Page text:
I just got done watching the movie... Wow!!! I was blown away by all the biblical references and symbolism!!! The Eternal Gardens and Tower of Babel reference were the first to be seen and heard..but the first to really strike me visually was when Freder changes places with worker # 11811 and as he struggles with the arms of the machine, he looks as though he is on a cross and asks "Father, Father, will 10 hours never end?" This got me to thinking about The Time Machine and the reference to the name of the Eloi in the notes about section 6; " Eloi, Eloi, lama sabachthani?" translates to "My God, My God, why have you forsaken me?", Jesus's final words on the cross. Perhaps the Time Traveler gave the name Eloi to the creatures looking the most like man or created in man's/God's image and perhaps feeling that they have been forsaken to an awful fate with the Morlocks. In the movie, it's a cry for help, a question of why this is happening. Also, the themes of Creator (Frederson), Prophet (Maria), Mediator or Savior (Freder), humanity (workers) and the devil (Rotswang); of wanton desires and mankinds lustful nature (Yoshiwara); the reference to the Apocolypse and the Seven Deadly Sins that were present in the movie. The other religious theme, that has been perpetuated through time, is the portrayal of the main female character, Maria; that of saint and slut. How it was that the image of a woman, who was to save the people and lead them peacefully, could be turned into the image of something evil that will lead the workers to their death and downfall. Eventually, it seems that peace between Frederson (Creator) and the workers (humanity) is to be brokered by the Mediator (Freder) and the people are saved.... in front of a cathedral. It seems to me, at least in this piece of Science Fiction cinema, religion and science went together into telling this fantastic, futuristic tale!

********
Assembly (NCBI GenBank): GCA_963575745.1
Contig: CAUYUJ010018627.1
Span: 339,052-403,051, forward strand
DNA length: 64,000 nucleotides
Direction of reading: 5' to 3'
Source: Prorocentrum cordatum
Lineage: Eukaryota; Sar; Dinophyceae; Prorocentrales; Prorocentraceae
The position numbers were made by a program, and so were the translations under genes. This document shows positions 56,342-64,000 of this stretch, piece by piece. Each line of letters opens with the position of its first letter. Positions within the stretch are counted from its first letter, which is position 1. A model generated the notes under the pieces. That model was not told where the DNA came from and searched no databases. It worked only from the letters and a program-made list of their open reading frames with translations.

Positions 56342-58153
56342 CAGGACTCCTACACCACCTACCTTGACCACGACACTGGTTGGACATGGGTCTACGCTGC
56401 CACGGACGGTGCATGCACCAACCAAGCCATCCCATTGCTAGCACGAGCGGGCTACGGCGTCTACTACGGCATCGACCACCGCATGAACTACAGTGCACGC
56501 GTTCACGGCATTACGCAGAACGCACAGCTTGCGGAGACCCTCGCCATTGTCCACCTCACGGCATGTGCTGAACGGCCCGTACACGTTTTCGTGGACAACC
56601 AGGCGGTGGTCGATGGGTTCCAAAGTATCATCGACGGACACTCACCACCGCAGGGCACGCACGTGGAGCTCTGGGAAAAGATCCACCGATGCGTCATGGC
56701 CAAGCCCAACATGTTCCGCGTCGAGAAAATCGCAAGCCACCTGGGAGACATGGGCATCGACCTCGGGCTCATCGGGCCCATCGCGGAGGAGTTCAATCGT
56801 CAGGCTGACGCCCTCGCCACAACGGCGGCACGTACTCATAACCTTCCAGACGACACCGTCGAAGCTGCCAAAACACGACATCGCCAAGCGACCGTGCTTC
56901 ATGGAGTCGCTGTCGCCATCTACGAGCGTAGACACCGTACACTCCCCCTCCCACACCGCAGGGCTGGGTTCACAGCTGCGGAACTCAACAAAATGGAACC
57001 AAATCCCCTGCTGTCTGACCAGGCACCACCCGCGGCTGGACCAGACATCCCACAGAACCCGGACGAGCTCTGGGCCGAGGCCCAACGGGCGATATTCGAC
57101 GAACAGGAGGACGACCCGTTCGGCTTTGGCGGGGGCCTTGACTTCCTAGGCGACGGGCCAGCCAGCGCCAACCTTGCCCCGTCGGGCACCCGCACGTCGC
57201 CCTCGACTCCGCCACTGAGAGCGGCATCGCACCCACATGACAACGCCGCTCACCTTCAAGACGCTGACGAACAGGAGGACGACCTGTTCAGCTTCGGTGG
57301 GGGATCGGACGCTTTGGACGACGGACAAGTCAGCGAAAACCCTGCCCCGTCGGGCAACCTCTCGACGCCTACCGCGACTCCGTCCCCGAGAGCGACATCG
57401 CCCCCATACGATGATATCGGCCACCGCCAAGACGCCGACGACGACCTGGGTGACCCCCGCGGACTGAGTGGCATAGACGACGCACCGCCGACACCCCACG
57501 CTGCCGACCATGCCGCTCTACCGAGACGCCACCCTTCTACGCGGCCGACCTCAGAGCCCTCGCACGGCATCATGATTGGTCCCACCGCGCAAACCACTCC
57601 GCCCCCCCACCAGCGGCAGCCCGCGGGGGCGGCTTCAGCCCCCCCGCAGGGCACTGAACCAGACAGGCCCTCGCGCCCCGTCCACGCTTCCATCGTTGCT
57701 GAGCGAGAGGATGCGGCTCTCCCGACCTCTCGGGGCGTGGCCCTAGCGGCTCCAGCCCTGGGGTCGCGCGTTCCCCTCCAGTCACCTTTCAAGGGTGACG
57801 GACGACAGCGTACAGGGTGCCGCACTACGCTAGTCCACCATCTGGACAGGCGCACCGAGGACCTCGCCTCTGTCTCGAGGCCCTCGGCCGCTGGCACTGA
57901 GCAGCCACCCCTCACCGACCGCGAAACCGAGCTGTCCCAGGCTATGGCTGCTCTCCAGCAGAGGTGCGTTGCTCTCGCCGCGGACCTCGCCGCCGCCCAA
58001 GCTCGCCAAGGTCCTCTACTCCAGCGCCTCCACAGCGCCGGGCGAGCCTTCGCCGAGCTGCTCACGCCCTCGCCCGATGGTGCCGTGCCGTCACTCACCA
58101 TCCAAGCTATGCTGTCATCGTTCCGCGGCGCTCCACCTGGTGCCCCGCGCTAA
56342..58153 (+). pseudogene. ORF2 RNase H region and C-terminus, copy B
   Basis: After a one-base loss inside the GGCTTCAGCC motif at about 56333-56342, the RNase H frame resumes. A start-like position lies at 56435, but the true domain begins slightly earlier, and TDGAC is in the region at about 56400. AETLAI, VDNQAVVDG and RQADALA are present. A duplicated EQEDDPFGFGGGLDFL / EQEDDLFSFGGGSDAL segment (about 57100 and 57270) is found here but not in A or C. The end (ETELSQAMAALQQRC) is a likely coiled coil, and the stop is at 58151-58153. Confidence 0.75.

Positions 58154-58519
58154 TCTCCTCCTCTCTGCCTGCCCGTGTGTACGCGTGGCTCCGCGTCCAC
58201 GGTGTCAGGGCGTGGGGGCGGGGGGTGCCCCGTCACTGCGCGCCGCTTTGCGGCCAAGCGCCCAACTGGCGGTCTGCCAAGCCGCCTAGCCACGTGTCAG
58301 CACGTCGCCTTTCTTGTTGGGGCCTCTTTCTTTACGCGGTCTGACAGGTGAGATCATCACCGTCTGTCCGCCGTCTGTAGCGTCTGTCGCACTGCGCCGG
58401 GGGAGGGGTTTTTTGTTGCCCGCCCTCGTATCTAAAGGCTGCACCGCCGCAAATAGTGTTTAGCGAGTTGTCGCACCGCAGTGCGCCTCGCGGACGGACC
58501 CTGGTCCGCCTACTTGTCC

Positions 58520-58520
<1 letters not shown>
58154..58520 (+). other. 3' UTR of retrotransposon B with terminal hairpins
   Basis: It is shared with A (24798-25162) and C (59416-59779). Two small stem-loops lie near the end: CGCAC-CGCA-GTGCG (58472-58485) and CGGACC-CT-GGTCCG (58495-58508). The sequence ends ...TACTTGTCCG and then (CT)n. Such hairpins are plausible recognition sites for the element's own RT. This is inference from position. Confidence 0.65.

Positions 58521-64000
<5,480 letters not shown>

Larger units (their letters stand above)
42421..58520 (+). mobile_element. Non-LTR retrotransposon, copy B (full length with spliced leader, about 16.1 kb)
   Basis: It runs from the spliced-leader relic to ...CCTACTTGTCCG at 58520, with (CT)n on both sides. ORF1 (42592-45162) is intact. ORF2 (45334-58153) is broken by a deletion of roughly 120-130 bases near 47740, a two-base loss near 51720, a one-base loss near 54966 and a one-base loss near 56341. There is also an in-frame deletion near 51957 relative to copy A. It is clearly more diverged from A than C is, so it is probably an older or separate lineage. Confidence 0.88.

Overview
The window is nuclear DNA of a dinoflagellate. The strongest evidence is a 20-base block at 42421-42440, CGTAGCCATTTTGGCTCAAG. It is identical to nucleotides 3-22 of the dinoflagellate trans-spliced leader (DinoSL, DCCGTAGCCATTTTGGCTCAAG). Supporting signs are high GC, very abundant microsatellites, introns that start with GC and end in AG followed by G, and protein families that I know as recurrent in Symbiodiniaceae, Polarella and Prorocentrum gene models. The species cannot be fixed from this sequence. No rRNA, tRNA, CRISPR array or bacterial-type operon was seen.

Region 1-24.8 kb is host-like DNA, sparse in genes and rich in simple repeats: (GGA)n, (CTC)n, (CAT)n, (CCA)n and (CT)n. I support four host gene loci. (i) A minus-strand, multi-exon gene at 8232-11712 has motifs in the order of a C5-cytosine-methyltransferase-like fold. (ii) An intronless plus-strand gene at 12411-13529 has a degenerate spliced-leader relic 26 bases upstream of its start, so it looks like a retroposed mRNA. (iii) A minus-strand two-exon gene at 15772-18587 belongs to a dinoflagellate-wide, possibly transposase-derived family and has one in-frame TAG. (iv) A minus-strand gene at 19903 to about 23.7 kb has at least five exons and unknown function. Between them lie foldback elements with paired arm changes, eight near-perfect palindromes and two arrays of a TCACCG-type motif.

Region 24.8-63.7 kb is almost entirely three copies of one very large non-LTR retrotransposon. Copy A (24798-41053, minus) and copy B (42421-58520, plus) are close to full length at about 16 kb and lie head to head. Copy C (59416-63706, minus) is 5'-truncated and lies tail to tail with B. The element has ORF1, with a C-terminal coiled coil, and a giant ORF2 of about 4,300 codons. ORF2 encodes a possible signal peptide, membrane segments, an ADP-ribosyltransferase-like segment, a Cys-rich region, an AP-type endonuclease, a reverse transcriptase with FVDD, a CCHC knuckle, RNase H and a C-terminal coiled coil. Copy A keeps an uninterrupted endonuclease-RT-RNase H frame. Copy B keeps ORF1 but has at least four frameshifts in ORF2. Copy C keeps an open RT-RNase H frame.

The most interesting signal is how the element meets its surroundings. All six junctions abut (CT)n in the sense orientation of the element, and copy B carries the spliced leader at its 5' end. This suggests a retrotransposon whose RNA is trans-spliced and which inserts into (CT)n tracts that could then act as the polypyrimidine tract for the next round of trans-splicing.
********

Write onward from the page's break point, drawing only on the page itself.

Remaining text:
The Movie

For me, this was a very difficult movie to watch and was hard to figure out. It seems as though that the whole society is a machine in itself. The workers are the clogs of the machine and the center brain or heart (depending on what you think is the center of a person) is Freder's (sp?) father. Without the brain/heart trying to ensure that everything runs smoothly, the machine falls apart. Those in Metropolis (the above ground area) do not seem to know how the machine works and just the vision of what the city should be, while the workers know how the machine works, almost as if they are part of the machines based on their movements. This means that they need to work together for the ultimate good of everyone; however, the workers revolt and destroy the main machine.